The Evangelical Fellowship of Zimbabwe (EFZ) has started a maternal health advocacy campaign, as the maternal mortality ratio continues to increase in Zimbabwe amid confusion around the scraping of user fees by government.

Polite Matibiri, Gender and Development Commissioner of Evangelical Fellowship of Zimbabwe (Photo M. Chibaya).

Polite Matibiri, Gender and Development Commissioner of the Evangelical Fellowship of Zimbabwe, said they are concerned with the lack of clarity on the scrapping of user fees for pregnant women. 

According to the 2010-11 Zimbabwe Demographic and Health Survey (ZDHS), Maternal Mortality Ratio in Zimbabwe has more than doubled since 1990. In 1994 the ratio was 283 per 100,000 live births and in 2005-6 it was estimated at 555 deaths per 100,000 live births. In 2010-11 the number increased almost two-fold and reached 960 deaths per 100,000 live births.

According to the United Nations Population Fund, the figure translates to about 10 women dying in Zimbabwe every day due to pregnancy related complications. The organisation added that a third of the women in Zimbabwe are delivering at home, while another third deliver without skilled attendance.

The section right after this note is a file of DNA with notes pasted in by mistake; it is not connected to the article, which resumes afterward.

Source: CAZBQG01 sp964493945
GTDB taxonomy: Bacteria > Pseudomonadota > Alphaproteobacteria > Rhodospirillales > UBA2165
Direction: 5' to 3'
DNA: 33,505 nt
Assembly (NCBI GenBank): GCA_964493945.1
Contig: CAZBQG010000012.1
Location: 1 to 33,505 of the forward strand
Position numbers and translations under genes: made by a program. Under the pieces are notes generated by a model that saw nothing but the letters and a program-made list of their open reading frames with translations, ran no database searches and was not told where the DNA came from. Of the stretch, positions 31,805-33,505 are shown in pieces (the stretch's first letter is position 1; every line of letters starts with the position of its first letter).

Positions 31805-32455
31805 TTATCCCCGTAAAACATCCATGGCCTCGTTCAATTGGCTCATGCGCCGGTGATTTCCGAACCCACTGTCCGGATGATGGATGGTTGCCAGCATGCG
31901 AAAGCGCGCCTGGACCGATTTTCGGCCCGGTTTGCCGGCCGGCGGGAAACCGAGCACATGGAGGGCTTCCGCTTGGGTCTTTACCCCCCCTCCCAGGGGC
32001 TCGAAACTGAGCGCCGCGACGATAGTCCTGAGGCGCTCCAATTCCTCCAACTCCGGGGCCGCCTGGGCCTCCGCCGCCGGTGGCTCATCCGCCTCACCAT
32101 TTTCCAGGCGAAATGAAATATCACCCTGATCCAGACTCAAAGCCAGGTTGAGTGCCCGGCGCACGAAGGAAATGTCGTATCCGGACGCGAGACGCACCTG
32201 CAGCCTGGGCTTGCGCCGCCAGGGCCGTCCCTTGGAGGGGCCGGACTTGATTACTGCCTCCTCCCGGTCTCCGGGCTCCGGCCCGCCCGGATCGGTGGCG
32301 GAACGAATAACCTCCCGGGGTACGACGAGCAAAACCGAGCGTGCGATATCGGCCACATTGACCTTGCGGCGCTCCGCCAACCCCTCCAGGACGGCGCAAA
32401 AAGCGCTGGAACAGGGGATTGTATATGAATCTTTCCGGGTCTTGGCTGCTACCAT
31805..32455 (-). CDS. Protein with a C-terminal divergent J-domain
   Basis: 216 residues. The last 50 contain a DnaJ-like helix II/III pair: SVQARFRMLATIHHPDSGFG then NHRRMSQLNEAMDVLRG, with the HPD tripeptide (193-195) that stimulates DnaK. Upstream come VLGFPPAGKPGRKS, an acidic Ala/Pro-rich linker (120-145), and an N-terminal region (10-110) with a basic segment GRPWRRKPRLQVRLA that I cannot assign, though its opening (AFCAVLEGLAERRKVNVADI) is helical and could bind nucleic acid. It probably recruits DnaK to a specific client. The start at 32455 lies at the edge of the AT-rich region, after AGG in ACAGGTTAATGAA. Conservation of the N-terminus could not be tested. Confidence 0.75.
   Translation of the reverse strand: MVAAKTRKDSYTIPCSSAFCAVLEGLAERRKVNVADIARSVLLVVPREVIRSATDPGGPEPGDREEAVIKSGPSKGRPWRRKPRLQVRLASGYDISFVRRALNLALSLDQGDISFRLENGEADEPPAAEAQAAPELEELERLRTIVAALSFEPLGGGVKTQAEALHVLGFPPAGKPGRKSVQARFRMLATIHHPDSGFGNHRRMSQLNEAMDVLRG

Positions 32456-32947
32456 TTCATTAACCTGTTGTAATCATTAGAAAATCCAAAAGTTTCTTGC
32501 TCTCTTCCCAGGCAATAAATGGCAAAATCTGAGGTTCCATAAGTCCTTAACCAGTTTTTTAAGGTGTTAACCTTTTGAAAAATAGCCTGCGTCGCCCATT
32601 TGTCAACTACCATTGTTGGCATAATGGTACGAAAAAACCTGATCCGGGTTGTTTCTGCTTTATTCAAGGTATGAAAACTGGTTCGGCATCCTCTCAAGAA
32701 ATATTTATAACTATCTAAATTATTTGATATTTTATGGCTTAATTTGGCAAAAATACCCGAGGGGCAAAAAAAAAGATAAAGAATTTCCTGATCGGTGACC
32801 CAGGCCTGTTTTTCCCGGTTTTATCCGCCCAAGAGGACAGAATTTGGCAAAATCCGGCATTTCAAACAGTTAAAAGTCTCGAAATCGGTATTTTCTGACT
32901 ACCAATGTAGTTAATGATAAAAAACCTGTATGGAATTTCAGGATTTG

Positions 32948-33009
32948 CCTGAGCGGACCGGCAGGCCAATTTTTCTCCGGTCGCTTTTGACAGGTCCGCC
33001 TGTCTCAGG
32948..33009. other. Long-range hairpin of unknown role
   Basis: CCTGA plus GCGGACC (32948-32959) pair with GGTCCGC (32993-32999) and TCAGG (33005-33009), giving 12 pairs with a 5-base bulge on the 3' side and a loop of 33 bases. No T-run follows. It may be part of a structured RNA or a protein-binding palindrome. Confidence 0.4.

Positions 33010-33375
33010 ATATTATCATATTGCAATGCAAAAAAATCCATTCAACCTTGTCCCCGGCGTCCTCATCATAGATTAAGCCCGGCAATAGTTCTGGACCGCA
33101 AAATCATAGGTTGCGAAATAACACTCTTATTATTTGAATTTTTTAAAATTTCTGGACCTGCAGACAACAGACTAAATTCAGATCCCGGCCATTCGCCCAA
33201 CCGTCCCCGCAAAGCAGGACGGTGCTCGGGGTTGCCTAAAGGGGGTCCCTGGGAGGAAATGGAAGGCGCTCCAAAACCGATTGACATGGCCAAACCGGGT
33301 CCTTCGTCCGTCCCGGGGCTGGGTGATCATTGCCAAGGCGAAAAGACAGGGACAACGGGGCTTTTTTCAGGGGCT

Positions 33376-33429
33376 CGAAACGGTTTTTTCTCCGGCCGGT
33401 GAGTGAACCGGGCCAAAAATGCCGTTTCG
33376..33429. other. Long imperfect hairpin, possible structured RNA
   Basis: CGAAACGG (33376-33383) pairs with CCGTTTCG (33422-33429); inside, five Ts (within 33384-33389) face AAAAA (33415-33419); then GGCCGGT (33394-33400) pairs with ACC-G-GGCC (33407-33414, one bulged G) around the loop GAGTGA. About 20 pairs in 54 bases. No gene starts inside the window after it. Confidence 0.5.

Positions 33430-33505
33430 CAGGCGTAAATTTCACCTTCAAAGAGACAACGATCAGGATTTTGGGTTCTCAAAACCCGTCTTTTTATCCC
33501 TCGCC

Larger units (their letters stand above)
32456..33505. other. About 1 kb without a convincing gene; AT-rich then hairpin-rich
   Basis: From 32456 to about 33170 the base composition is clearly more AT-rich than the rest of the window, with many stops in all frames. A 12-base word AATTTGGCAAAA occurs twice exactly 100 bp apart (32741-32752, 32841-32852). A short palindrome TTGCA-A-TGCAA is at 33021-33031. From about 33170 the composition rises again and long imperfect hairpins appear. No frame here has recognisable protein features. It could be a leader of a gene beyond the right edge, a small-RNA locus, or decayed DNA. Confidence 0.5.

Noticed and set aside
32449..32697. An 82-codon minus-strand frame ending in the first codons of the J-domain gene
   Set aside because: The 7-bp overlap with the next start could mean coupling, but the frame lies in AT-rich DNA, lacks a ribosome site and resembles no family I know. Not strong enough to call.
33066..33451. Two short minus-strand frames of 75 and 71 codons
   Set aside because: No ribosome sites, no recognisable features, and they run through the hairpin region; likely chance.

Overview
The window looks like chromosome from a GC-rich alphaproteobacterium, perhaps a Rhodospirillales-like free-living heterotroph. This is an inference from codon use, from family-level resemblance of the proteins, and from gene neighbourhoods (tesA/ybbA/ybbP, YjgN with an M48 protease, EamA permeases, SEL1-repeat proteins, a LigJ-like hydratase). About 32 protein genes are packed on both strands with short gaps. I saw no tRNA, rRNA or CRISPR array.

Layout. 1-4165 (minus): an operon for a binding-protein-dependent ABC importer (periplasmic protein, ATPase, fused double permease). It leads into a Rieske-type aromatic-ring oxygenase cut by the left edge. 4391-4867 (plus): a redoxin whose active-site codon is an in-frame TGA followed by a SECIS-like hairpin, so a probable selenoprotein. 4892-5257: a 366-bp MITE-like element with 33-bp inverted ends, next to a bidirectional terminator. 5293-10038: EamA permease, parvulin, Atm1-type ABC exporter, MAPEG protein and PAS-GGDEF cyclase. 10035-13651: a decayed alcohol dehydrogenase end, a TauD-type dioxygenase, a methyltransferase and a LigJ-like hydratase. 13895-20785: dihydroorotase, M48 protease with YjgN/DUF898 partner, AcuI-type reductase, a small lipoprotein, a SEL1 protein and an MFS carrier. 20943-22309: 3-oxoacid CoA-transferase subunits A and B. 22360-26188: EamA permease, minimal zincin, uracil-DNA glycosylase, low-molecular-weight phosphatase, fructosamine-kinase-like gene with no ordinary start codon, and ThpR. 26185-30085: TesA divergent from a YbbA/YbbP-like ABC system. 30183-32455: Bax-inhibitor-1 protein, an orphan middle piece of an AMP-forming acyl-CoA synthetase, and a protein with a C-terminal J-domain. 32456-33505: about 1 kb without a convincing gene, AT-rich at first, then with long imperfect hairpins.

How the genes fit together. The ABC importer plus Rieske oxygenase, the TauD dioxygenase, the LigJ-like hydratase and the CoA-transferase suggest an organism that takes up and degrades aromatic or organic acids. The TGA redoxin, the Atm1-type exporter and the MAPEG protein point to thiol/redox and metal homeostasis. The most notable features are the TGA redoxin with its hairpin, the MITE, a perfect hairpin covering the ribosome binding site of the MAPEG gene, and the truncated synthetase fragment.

“We are not so sure about the scraping of user fees for maternal
health so we organised this meeting where we wanted the Ministry of Health to be there to clarify the whole issue,” Matibiri said.

The EFZ commissioner was at a function called Gender and Development Talk on Maternal Health specifically tackling the subject of maternity fees. The function was organised by The Zimbabwe Women’s Resource Centre and Network in partnership with the EFZ.

According to the organisations, the recently announced official
scrapping off of maternity fees – though a welcome development to
women – was met with mixed reactions, as some people argued against the
sustainability and practicability of such a move.

Moreover, while maternity fees are officially scrapped off in all
state-run hospitals and clinics, there are emerging reports from women
in certain sections of society that they are still indirectly being
made to pay for maternity-related services.

The Ministry of Health failed to attend the EFZ function.

EFZ is a member organisation with Pentecostal and evangelical
churches. It has about 400 churches. The organisation also holds a host of programs mainly to deal with peace and justice, humanitarian and development issues as well as social research.

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